KHN Morning Briefing

Summaries of health policy coverage from major news organizations

Marketplace News: UnitedHealthcare Flexes Its Muscle In Iowa, Nebraska

UnitedHealthcare expands its reach in Iowa and gets the go-ahead to intervene in a Nebraska lawsuit.

Des Moines Register: UnitedHealthcare Now Covers All 99 Counties
UnitedHealthcare has made a deal with Fort Dodge-based Trimark Physicians Group that will expand the health insurance provider's footprint into 13 new counties in rural northwest central Iowa. The deal allows UnitedHealthcare to lay claim to covering all 99 counties in Iowa. UnitedHealth has more than 5,400 physicians and 130 hospitals (Belz, 4/24).

The Associated Press/Modern Healthcare: United Healthcare Can Intervene In Neb. Lawsuit
A judge has ruled that United Healthcare can intervene in a lawsuit filed by Blue Cross and Blue Shield of Nebraska over the state's planned switch to United Healthcare for health insurance administration. The Lincoln Journal Star reports that Judge Steven Burns on Monday approved United Healthcare's request to intervene in the action against the state. Blue Cross had sued earlier this month, alleging improper lobbying on United Healthcare's behalf (4/24).

Also in the news, an Alaska hospital demonstrates results based on quality improvement measures and a state hospital for the mentally ill in Kansas seeks additional funding to offset staffing shortfalls.

Alaska Public Radio: Quality Improvement Measures Get Results At Providence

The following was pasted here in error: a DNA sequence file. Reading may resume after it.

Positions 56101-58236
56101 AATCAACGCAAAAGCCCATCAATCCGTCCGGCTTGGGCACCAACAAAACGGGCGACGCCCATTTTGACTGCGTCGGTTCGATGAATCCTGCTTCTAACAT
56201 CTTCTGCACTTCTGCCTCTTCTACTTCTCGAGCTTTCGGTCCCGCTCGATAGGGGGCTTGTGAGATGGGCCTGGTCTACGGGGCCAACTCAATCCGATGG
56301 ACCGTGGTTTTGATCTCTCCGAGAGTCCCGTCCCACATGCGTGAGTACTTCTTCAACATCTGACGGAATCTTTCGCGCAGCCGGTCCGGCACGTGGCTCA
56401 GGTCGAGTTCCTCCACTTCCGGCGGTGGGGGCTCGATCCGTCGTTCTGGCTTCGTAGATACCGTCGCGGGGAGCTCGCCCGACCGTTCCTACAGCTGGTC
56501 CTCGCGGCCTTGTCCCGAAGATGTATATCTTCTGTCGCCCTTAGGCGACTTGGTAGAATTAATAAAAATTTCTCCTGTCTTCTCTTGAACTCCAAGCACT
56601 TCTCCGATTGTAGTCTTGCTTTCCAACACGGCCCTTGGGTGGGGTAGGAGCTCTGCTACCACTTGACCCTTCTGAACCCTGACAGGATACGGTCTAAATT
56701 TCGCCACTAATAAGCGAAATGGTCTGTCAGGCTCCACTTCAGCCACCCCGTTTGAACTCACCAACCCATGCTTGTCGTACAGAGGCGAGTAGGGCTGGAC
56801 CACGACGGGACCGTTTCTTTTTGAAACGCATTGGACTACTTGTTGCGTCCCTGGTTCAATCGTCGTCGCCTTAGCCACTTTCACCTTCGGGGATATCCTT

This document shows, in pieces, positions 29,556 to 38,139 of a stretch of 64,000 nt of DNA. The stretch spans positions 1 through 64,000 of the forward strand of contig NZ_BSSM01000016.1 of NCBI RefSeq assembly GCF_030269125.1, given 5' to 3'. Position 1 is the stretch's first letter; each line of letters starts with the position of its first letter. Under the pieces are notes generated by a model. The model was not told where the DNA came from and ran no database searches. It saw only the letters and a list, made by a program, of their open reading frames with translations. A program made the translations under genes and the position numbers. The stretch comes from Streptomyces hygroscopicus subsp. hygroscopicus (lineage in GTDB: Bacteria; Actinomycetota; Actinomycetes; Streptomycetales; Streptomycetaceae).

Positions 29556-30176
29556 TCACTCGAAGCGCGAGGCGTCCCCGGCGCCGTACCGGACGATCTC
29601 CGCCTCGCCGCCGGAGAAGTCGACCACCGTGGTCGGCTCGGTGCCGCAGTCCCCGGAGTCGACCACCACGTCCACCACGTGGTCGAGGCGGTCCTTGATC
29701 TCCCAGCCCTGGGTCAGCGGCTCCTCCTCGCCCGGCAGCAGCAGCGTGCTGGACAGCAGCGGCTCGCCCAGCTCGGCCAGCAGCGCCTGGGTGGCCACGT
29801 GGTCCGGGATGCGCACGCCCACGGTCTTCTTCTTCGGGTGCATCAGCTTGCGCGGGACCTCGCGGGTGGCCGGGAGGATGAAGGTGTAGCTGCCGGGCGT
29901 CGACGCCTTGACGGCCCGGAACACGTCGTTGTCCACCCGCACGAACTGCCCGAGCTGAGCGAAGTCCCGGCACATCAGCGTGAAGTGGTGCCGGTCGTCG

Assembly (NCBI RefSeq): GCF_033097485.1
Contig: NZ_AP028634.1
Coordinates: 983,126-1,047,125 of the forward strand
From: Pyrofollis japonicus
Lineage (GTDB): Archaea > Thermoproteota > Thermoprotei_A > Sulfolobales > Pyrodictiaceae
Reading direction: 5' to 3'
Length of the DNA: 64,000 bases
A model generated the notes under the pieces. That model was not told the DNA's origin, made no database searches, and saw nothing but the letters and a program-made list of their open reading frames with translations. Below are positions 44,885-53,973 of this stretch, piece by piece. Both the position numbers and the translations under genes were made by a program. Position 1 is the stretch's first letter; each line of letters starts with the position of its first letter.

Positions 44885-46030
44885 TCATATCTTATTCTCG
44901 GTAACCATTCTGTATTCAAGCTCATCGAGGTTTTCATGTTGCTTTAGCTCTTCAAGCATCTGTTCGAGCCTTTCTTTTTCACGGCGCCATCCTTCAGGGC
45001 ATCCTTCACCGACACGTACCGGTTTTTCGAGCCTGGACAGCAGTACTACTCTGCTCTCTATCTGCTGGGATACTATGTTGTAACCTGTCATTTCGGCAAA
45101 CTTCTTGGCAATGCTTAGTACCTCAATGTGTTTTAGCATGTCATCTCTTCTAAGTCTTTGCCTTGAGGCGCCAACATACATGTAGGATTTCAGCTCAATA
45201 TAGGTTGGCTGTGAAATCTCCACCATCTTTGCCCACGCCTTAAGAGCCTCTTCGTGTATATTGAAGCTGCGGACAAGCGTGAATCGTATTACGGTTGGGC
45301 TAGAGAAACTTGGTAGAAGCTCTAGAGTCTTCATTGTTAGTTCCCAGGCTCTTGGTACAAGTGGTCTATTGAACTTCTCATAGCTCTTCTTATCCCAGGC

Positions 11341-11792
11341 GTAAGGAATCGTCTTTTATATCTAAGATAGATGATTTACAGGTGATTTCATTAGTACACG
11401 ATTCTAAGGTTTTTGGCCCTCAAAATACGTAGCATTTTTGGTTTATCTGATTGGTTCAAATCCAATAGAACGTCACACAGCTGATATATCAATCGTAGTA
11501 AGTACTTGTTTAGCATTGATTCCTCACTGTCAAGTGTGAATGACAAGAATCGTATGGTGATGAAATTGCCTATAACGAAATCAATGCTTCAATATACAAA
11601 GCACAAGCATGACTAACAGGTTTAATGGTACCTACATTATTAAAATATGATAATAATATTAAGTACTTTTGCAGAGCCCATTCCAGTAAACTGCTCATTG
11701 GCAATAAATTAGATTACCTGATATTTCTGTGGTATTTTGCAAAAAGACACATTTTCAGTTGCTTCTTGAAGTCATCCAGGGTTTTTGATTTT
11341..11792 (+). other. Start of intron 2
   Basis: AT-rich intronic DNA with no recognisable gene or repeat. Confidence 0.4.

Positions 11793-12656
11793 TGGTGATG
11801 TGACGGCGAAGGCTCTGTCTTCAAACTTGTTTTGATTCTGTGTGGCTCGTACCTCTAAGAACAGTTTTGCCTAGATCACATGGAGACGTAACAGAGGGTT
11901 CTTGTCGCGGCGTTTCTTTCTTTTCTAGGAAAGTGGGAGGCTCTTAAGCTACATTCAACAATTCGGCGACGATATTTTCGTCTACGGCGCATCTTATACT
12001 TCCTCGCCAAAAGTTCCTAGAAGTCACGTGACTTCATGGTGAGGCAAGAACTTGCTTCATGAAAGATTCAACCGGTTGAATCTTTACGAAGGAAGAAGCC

In a bright room on the Cardiovascular Unit at Providence, Genaro Reyes is perched on the edge of his bed in hospital issued pajamas. ... Today, he's talking to a brand new type of health worker at Providence. Nurse Maike Henning became the hospital’s first Clinical Heart Failure Coordinator in 2008. One of her main jobs is to help keep heart failure patients like Reyes from coming back to the hospital within 30 days (Feidt, 4/24). 

Kansas Health Institute News: Larned State Hospital Seeks Additional $2.1 million
Larned State Hospital officials say they need an additional $2.1 million to offset staffing shortfalls cited during a recent accreditation survey. ... Larned State Hospital is one of three state-run hospitals for the mentally ill. The request for additional funding comes on the heels of The Joint Commission, a national organization that accredits hospitals, last month citing the hospital for 30 deficiencies, most of which were tied to understaffing (Ranney, 4/24). 

This is part of the KHN Morning Briefing, a summary of health policy coverage from major news organizations. Sign up for an email subscription.